The General Data Protection Regulation came into effect almost exactly three months ago, and—in honor of this anniversary—it seems fitting to do a quick assessment of how things are going. Have companies been generally successful in achieving compliance? Have any serious fines been imposed yet? And—most importantly—what steps can we still take to ensure that we become fully compliant?
First things first. According to a report recently released by AIIM, at the time of the deadline, 30% of the organizations surveyed reported that they were 100% compliant and 50% were a quarter of the way to total compliance. Three months later, we hope these numbers are somewhat higher, but the report indicates a general lack of preparedness and disorganization. According to AIIM, the companies they surveyed used “a variety of accountability models for GDPR,” meaning that different departments, such as IT, legal or compliance are responsible. Whether this is due to disorganization or merely different strategies for parceling out responsibility, AIIM doesn’t say–although the report also says that “only 36% of organizations have a dedicated privacy function” and that “information privacy is still an afterthought for most organizations.” To highlight the situation further, AIIM also presents “legal obligation” as the surveyed organizations’ primary motive for compliance with GDPR. Once again–and AIIM does go so far as to allude to this–overall understanding of GDPR’s far-reaching importance, not just as a legal must, is strikingly absent.
This is no small problem. In a recent pre-GDPR blog post on the Facebook/Cambridge Analytica scandal, we wondered whether the regulation would have put Facebook in deeper trouble. Well, no sooner did May 25 roll around than Facebook and Google were hit with massive lawsuits over GDPR non-compliance. According to The Verge, each of these lawsuits totals about 8 billion US dollars—no small fine even for a multi-billion dollar conglomerate like Facebook or Google, and a good indication of how serious European authorities are around enforcement. Even for small businesses, the fines that can arise from GDPR non-compliance can prove disastrous. And, as GDPR compliance becomes more expected, it’s possible that companies that don’t comply–or that take a legalistic approach toward technical compliance–will suffer greater consequences from the authorities and lose trust in the public eye.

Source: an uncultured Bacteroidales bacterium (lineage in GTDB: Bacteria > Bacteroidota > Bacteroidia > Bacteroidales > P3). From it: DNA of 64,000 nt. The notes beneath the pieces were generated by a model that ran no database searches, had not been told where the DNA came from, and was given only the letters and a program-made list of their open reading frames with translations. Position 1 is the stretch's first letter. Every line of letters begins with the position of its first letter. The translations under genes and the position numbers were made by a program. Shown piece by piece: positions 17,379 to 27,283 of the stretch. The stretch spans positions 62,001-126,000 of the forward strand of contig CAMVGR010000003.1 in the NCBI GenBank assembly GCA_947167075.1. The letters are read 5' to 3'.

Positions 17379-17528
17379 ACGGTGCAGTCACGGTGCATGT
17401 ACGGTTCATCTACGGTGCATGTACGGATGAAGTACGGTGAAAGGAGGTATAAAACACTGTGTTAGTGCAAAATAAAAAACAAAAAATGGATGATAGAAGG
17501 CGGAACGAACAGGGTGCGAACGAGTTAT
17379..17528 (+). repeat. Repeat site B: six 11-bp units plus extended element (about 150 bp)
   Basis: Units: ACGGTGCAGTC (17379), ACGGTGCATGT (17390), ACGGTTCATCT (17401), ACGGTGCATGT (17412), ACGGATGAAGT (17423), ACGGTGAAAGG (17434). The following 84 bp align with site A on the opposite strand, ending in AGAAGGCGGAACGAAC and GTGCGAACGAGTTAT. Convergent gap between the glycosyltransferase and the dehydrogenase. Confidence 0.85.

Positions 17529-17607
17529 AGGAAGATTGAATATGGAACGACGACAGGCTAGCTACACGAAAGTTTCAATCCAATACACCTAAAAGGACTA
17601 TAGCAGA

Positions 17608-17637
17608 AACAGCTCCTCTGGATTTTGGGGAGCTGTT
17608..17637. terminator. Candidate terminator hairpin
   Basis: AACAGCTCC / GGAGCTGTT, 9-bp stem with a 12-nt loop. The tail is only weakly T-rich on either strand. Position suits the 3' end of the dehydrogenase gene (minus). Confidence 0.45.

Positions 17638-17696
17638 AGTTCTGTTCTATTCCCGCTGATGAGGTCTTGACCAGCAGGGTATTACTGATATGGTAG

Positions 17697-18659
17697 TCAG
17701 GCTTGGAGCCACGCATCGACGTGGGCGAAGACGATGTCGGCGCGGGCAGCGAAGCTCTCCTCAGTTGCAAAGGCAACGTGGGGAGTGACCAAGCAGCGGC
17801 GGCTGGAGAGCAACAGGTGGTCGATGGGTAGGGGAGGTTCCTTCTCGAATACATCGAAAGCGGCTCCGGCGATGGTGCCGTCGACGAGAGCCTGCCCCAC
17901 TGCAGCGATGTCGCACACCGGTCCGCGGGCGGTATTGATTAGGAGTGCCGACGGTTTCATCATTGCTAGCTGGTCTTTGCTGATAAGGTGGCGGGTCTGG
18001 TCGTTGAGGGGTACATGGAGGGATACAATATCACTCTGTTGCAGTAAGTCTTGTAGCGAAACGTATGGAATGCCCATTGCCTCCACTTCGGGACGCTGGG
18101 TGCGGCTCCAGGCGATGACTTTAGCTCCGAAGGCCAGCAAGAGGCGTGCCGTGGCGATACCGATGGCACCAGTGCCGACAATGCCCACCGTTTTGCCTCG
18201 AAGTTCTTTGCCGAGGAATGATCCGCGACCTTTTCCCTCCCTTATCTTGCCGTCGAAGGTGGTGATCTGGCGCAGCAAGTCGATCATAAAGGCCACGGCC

Thankfully, there’s no better time than the present to become fully compliant, and no better step to ensure technical compliance and an overall commitment to the principles of GDPR than training. Only 25% of the companies that AIIM surveyed implemented staff training on the regulation. If GDPR is important to your organization, and if you want to demonstrate that commitment in a tangible way, take the time and effort to make sure your employees understand what’s at stake, and how GDPR is crucial to maintaining trust and protecting information.